West Virginia: Reaches Top 10 for first time in '05-'06
BC and BU: Advance to final of college hockey's Beanpot
Suns-Wolves ref: That game-saving KG block resembled GT
Chris Paul: Held to 2-12 FG in matchup with Kidd (14/11/9)
"Bittersweet Symphony": Retired as a big-game intro song
Day 1: Bettis retires? Aww … what an amazing way for this guy to end his career.

Day 2: Bettis as egomaniac? Between his one-man player intro and his self-absorbed postgame moment, is it good riddance to The Bus?

Day 1: Former SB MVP Roll Call! A cool moment, despite the shocking dilapidation of joints (and Jerry Rice's outfit).

Day 2: Joe Montana is a jerk. In one fell (greedy) swoop, no-show Montana obliterated the 25 years of goodwill he had built up.

(Update: Montana protested that it wasn't about the money; he had his son's basketball game to go to. Terry Bradshaw, another no-show, also said he had family commitments and it wasn't about money. What about it, NFL? Can you clarify?)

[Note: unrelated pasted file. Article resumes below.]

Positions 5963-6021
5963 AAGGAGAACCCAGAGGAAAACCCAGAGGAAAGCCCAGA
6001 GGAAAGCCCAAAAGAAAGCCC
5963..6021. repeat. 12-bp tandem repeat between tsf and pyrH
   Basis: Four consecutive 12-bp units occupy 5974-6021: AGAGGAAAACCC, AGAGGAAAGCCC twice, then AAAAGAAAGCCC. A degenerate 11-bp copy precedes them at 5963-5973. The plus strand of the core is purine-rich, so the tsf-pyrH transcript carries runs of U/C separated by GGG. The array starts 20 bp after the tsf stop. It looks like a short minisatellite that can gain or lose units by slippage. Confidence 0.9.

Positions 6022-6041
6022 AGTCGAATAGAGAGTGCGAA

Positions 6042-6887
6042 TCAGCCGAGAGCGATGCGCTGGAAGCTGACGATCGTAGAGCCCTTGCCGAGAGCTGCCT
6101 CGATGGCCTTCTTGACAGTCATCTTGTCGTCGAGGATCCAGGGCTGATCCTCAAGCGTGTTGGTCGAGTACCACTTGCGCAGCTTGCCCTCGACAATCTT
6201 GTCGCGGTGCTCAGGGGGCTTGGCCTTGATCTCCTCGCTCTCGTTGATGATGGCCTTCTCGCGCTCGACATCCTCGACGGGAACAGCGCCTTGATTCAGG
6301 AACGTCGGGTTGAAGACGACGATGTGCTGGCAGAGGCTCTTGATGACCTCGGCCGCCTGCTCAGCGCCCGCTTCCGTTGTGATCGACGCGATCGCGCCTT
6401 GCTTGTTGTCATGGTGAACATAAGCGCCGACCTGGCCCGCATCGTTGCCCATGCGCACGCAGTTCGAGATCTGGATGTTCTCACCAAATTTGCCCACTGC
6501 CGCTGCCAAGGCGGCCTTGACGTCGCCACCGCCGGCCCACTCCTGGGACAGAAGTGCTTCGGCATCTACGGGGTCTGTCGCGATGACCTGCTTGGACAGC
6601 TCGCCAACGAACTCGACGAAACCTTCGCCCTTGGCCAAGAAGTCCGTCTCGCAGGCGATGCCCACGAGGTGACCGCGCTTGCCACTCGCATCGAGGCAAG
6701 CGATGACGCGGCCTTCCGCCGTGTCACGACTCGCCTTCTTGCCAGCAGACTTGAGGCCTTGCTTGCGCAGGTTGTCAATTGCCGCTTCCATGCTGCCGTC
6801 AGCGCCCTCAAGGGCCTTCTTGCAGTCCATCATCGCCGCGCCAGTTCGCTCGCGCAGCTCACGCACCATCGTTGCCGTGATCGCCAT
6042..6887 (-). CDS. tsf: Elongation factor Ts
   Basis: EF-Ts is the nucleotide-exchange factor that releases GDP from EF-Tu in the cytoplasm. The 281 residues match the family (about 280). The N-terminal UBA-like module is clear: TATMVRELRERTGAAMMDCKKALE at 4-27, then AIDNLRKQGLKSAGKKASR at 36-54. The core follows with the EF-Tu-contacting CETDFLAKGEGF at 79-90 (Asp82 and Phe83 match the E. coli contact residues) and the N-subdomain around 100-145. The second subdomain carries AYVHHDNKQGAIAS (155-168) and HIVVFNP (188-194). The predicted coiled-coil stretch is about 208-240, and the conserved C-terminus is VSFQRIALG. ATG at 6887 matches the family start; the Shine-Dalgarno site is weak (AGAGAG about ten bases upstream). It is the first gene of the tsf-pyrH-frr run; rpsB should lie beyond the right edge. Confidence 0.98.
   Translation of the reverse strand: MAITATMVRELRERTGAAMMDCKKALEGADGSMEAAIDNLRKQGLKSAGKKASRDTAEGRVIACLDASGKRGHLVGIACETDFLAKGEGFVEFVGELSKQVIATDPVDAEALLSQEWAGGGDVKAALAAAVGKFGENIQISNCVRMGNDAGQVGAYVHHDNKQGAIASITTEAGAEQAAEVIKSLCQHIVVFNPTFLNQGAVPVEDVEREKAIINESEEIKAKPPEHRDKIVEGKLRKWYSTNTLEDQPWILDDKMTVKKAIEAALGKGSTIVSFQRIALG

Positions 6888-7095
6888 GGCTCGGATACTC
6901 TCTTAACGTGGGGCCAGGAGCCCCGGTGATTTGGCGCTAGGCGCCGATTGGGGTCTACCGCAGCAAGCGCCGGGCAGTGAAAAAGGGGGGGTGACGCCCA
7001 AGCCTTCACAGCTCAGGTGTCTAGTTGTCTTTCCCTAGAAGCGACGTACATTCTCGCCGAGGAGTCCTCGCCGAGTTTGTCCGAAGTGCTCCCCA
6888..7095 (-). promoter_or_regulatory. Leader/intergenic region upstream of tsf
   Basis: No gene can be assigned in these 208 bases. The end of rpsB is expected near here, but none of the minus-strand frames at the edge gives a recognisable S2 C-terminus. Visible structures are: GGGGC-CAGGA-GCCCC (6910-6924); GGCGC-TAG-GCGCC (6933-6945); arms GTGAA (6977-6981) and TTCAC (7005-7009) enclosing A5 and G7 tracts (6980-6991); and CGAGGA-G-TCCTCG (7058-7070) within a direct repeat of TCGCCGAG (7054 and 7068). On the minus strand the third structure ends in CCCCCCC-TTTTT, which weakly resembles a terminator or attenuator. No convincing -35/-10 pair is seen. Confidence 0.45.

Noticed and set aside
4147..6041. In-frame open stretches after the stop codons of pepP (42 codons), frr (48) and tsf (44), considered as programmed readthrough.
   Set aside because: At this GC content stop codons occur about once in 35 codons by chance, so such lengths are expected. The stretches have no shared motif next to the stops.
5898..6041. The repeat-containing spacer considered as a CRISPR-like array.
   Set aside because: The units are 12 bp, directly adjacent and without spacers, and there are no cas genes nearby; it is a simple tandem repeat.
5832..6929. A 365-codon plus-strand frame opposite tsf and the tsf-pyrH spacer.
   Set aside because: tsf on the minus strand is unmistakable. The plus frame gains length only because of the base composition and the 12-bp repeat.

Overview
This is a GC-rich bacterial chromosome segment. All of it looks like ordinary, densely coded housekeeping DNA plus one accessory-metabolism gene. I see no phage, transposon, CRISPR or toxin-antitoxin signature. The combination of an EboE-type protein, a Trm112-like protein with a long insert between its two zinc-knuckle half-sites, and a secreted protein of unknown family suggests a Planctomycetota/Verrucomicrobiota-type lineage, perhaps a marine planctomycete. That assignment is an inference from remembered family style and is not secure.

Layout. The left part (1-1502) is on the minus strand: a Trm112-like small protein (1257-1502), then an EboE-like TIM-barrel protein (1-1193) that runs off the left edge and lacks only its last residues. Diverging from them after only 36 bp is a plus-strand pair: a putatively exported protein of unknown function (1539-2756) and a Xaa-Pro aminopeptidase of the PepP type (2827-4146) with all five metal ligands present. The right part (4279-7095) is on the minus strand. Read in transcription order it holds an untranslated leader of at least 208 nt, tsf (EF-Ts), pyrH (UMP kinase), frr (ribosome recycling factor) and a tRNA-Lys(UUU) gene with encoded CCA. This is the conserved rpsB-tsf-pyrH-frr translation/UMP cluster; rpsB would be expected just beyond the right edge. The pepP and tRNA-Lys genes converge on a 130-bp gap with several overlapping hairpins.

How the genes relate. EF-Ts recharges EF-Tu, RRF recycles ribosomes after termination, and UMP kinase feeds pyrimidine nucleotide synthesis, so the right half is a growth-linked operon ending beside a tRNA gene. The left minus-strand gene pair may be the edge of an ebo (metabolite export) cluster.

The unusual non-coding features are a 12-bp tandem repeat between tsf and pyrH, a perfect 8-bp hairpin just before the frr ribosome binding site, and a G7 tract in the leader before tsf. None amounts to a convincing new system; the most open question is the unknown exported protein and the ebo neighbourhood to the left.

Day 1: "Magic Fridge." Got "Best Ad" not just because it was clever, but also I suspect, because it ran so early in the broadcast.

Day 2: "Crime Deterrent." Who wasn't pelting their co-worker with a cell phone yesterday? (Wait: Does Mobile ESPN have that feature?)

Day 1: This game had no buzz! From the moment the Super Bowl was set, critics were griping that the matchup lacked the buzz for an audience.

Day 2: Best ratings since '96! In the wildest stat of the game, XL generated more viewers than any SB in a decade. Take that, Pats.

Big Ben shaved
In a now-obligatory ritual, the sports hero's playoff beard gets shaved publicly. Big Ben set a new bar, going on Letterman last night to be shorn as hairless as a Budweiser sheep streaker.

The most notable part (aside from the fact that he looks much better) is that he got paid to do it, and Gillette got its highest-profile display of the new Fusion razor.